17 year old Jane Sinner should be enjoying her senior year of high school, but a traumatic incident has her constantly looking over her shoulder and second guessing the furtive glances of her classmates making it impossible for her to emotionally face their suppositions. Thus begins Nice Try, Jane Sinner where the author, Leanne Oelke, provides an interesting option for a main character suffering with depression and other mental health issues. Constantly skipping school, however, is not one of the acceptable choices, so by mutual agreement an alternative is suggested – a special program at the local community college where she can finish up high school and even take some college classes. Jane’s parents are so desperate to restore some normalcy to their daughter’s life that they agree to her demands of moving out and rooming with a friend near the campus. Little do they know that the place Jane chooses to live (sans said friend) is The House of Orange which is a Big Brother style set up filmed for the Internet with a used car as a prize for the last man standing.
Jane doesn’t have to worry about her past while attending class at Elbow River Community College, so she can relax and focus on her goal of “winning” the prize. For someone who shrinks from attention, she surprisingly doesn’t mind (too much) the invasive cameras which indiscriminately film her actions. She even forms an alliance and develops a friendship of sorts with her fellow contestants. A self-proclaimed psychology major, Jane sets out to administer a negative stimulus whenever one of her obnoxious housemates raids her personal dorm-style fridge – a nightly occurrence. Her aggressive, competitive style along with her sarcastic sense of humor and sardonic wit make her popular with an audience whose growing viewership leads to a spot for the reality show on a local tv channel along with a corporate sponsorship, complete with a scholarship and a cash award.
Complications include the fact that Jane cannot legally consume alcohol (at least not on tape) since the drinking age in the province of Alberta in Canada is eighteen. Even though she partakes the forbidden beverage off camera, the after effects of her imbibing is evident in the footage. This could lead to problems for everyone involved especially since the producer, a fellow student, assumes she is of legal age (probably because she lied on the application). It also becomes harder for Jane to keep the truth hidden from her parents as more and more viewers tune in to watch and she finally has to come clean with her younger sister who is pissed that Jane doesn’t visit home more often.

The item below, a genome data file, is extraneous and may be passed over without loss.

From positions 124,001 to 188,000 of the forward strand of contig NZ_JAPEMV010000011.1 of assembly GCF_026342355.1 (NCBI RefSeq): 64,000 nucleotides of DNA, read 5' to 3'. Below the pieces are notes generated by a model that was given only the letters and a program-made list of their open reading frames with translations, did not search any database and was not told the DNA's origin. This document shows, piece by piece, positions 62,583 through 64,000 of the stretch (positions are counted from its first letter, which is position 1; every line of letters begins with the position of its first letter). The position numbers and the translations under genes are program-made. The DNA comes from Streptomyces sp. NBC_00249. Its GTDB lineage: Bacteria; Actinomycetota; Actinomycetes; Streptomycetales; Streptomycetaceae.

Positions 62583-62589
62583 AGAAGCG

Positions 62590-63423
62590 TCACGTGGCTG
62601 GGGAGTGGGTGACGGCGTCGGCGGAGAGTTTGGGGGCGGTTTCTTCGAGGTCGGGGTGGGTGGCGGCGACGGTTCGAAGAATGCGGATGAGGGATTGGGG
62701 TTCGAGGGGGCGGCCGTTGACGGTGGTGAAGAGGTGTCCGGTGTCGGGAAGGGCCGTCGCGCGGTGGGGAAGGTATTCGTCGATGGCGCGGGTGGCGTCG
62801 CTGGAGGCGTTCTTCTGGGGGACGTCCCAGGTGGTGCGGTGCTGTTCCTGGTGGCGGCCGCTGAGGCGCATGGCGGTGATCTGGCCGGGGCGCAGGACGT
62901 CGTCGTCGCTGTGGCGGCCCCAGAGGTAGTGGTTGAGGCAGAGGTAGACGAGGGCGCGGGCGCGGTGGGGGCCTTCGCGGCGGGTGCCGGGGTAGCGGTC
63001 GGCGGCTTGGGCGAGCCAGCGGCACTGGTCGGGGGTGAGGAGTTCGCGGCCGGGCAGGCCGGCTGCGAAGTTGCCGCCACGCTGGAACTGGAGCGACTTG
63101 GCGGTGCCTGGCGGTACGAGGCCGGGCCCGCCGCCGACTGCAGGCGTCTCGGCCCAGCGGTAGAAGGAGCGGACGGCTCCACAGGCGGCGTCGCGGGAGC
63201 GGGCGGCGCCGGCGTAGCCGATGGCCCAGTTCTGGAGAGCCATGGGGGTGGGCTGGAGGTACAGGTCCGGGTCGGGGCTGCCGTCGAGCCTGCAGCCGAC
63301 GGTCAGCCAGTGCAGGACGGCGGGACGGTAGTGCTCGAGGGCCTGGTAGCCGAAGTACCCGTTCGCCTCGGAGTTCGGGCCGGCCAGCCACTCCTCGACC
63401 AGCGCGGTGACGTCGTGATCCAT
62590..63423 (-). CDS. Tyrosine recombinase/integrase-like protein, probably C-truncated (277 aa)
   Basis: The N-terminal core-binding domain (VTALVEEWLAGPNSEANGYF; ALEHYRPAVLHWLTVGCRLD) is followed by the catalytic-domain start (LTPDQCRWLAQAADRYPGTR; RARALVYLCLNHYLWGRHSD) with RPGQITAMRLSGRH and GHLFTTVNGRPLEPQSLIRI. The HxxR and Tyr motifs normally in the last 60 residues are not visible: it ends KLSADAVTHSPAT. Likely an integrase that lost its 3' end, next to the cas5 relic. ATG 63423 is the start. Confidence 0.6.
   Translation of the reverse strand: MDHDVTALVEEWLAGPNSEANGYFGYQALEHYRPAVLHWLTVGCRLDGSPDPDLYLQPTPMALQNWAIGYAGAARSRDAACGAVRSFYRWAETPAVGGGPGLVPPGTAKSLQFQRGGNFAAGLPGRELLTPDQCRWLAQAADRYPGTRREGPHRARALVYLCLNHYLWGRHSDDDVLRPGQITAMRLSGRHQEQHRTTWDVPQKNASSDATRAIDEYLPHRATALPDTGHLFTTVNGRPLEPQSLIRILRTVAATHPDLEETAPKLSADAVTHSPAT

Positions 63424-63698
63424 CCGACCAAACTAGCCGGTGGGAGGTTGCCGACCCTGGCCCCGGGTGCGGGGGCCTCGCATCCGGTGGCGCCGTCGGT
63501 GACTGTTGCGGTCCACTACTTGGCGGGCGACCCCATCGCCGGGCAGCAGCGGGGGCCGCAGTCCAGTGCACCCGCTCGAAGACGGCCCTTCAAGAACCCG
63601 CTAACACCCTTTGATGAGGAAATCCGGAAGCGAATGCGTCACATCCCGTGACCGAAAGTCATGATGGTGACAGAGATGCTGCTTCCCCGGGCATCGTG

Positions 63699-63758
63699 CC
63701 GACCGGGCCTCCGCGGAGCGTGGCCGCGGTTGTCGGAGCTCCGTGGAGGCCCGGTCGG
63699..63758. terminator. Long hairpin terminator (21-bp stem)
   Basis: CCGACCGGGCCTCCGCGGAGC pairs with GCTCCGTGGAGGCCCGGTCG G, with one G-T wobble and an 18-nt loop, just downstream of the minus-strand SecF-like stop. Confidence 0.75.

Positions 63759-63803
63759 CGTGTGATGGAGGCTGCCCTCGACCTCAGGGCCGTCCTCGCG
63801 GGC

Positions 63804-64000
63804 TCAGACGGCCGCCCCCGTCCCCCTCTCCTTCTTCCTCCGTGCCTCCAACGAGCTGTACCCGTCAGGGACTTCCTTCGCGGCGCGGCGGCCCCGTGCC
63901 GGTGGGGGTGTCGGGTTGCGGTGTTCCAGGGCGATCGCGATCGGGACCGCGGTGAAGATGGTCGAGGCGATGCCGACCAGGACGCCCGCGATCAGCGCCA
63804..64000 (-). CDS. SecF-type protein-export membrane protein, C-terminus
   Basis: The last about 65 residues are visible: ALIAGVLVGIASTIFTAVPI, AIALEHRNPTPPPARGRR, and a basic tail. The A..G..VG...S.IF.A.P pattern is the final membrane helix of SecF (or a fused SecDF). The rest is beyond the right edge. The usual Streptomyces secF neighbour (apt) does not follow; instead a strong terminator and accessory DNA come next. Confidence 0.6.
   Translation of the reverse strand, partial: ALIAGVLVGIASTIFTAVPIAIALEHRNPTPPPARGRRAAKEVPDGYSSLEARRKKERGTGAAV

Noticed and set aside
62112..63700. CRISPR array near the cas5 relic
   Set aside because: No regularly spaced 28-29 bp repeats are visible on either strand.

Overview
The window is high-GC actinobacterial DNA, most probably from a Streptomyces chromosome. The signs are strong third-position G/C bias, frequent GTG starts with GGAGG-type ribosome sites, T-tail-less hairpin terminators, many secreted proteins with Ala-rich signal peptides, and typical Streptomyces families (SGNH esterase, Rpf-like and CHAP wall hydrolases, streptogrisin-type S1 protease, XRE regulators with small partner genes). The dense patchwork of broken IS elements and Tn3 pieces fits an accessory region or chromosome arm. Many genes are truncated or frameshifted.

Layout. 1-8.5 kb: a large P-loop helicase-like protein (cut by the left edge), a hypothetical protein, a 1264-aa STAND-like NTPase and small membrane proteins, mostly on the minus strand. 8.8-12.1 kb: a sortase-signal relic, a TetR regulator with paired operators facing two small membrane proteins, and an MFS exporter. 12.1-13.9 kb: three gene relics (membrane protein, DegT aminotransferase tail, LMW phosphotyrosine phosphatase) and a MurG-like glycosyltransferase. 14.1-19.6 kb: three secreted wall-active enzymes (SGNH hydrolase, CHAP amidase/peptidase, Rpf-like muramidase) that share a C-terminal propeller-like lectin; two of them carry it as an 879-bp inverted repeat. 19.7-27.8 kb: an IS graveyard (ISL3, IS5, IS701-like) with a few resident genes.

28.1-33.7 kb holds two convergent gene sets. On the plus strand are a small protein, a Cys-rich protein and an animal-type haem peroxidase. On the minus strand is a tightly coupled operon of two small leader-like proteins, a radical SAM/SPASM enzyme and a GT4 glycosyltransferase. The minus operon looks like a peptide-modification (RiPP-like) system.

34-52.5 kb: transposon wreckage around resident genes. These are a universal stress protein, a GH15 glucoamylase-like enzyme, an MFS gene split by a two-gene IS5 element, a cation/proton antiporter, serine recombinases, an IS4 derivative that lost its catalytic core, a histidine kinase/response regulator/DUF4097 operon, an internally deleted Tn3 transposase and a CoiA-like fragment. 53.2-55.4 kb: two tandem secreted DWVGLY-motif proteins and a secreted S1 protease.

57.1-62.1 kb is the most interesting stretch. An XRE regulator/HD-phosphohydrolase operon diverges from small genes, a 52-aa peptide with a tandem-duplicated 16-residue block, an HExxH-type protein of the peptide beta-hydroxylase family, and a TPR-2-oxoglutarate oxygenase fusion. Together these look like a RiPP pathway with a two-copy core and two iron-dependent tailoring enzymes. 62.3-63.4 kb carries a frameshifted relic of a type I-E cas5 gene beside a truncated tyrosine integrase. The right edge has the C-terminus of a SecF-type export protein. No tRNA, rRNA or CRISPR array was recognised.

Oelke has the main character tell her story uses a journaling style with a conversational dialogue imitating lines of a screenplay, including a bit of imaginary dialogue and a few inner psychotherapy sessions where Jane unsuccessfully attempts to psychoanalyze her own uncooperative self. The addition of some explanatory narrative nicely rounds out the plot making this book a fast paced, entertaining read despite the 400+ page length.
The cast of characters from her “new” life (along with her diverse fan base) plus those high school friends she occasionally sees, as well as her family and the members of the youth group she’s promised to attend each week, provides an extensive list of names to keep track of that’s just long enough for an annotated list of “cast members” to be helpful.
My major complaints were the melodramatic and over the top conclusion to the competition and the way Jane’s little sister is portrayed – more like a whinny twelve year old instead of her slightly more mature age of fifteen. Kudos, however, for dealing with the topical issue of teen depression, along with the adolescent angst of discovering ones own identity (separate from that of their parents) which includes questioning ones faith in God and searching for the answer to the age old query “what do I do next?” Oelke provides a possible answer in an ending which promises a positive future for someone that needs a happily ever after.
Four stars and a thank you to Netgalley for providing this ARC in exchange for an honest review.